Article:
Nivea is the most-trusted skincare brand in Europe and of the best-selling in the world. The company was established in Hamburg, Germany in 1911 and it’s a market leader in 46 countries. How much do you know about the personal care brand? Take a look!
Number Seven: The Tin Wasn’t Blue
The famous blue NIVEA Crème tin was originally yellow. Former naval commander Juan Gregorio Claussen designed the new look of the product in 1925, which played a decisive role in the brand’s marketing strategy.
Number Six: The Name’s Origins
‘Nivea’ comes from the latin word ‘Niveus,’ which translates to ‘snow’ or ‘snow-white.’ It was the first oil-based cream of its kind to look 100% white, and thus the name of the company.
Number Five: High brand recognition
A study carried out to find out which companies have the best brand recognition concluded that Nivea’s logo can be recognized even when 70% of it was covered up. It’s the best result along with Coca Cola and Google’s designs.
Number Four: Reaching the Moon
500,000 blue tins are manufactured daily in Hamburg alone. That’s 100 million tins a year. In fact, if every Nivea tin ever produced were to be stacked one of top of the other, by 2020, the pile would reach the moon! (or so they claim.)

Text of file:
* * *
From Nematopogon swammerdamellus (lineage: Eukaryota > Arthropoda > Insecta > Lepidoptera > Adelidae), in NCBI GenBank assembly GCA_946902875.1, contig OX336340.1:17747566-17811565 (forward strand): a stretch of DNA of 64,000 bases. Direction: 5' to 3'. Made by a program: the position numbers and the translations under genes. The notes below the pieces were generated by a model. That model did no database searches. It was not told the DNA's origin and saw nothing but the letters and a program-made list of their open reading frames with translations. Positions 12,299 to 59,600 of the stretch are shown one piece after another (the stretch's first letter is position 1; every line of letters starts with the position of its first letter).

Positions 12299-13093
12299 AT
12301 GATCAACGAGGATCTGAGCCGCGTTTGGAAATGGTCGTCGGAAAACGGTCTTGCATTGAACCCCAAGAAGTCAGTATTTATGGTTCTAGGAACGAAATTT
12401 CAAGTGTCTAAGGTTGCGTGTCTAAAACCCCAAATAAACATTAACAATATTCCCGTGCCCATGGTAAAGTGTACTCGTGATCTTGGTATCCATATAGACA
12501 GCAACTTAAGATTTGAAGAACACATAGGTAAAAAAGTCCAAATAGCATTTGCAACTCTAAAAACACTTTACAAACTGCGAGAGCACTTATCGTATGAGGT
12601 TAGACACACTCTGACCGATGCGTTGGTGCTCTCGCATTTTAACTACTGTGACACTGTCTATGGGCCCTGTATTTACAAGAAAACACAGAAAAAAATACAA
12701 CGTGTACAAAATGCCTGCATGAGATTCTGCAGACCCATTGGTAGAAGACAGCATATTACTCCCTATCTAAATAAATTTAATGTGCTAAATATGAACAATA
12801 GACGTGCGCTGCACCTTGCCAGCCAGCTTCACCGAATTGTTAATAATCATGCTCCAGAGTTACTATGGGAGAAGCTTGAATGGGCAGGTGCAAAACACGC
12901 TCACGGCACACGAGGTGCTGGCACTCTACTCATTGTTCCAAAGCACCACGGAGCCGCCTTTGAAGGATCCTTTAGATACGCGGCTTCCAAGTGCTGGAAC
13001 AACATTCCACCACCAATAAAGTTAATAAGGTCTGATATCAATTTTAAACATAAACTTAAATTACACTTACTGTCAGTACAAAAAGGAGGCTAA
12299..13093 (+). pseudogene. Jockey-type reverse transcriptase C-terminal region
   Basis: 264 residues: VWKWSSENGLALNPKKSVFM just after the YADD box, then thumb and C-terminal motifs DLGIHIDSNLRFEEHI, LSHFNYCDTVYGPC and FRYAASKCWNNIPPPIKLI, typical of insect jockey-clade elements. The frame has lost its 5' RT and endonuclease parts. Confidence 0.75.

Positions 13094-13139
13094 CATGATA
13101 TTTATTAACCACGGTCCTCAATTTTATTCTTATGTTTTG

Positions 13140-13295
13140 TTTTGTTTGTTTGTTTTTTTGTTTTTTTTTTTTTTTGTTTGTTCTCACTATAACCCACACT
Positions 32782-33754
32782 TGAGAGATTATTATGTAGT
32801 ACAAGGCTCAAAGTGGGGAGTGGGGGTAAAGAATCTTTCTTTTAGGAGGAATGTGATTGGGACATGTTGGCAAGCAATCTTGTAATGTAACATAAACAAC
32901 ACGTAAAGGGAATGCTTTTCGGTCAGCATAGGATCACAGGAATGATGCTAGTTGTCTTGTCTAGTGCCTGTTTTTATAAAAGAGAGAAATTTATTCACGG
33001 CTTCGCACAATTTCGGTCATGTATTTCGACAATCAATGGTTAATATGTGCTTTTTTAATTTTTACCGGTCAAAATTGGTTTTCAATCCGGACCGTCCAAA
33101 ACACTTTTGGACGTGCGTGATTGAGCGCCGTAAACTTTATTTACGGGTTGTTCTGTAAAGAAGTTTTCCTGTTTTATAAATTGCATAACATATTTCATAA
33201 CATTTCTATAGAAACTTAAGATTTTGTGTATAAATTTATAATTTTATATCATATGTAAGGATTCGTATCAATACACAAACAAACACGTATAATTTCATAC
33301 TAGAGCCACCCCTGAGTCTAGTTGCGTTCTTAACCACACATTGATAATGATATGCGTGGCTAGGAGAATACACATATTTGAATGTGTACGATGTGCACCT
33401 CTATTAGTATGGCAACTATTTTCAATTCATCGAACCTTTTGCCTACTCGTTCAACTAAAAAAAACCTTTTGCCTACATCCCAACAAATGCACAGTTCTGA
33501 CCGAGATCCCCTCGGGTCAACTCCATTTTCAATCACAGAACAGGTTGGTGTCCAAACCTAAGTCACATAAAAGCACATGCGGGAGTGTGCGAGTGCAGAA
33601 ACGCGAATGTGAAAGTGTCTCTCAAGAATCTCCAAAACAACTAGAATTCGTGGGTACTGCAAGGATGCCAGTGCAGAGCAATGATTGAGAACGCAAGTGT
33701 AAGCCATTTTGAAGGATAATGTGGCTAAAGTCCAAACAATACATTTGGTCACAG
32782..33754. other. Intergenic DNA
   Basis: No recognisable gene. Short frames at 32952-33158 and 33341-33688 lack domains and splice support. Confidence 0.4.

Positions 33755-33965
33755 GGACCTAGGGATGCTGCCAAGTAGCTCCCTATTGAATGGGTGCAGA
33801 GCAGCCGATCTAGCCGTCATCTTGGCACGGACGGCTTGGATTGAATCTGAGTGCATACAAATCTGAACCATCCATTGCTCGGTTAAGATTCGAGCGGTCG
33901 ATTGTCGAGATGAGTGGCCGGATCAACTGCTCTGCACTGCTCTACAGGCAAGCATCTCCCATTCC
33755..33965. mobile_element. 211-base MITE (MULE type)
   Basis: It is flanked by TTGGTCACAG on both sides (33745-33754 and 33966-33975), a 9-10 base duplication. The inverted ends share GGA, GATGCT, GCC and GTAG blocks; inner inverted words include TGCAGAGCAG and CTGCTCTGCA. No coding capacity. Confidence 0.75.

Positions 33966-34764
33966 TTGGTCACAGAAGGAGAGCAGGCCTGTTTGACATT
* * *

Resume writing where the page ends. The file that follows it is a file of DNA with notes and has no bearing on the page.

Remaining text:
Number Three: Unaltered Formula
NIVEA Crème’s formula is, essentially, the same one from 100 years ago. Its singular scent is also the same used when it was first created.
Number Two: Nivea’s Adaptation to the Third Reich
The German brand barely made it through WWII. Nivea had been previously known as a Jewish brand and suffered from hateful campaigns that meant to take down the business. Although Nivea’s executives never showed any support to the Nazi regime whatsoever, they did start featuring blonde, light skin models in their ads to dodge being banned. However, they always remained neutral in regards to their political beliefs. At the time, Nivea was the best-selling skincare brand among Jewish and Nazis alike.
Number One: 1960s Most Popular Product Was…
Nivea’s inflatable beach ball! It was created in the 1930s as a promotional ‘3D’ version of the blue tin to help Germans make the most of their leisure seaside activities. Once the war was over, the inflatable ball became extremely popular among Germans, and the successful marketing idea was expanded all over Europe. In the ‘60s, it was the most popular, best-selling Nivea product in Germany, and it’s still very in demand today—1.5 million Nivea balls have been produced a year since 2006. We hope you found these facts interesting!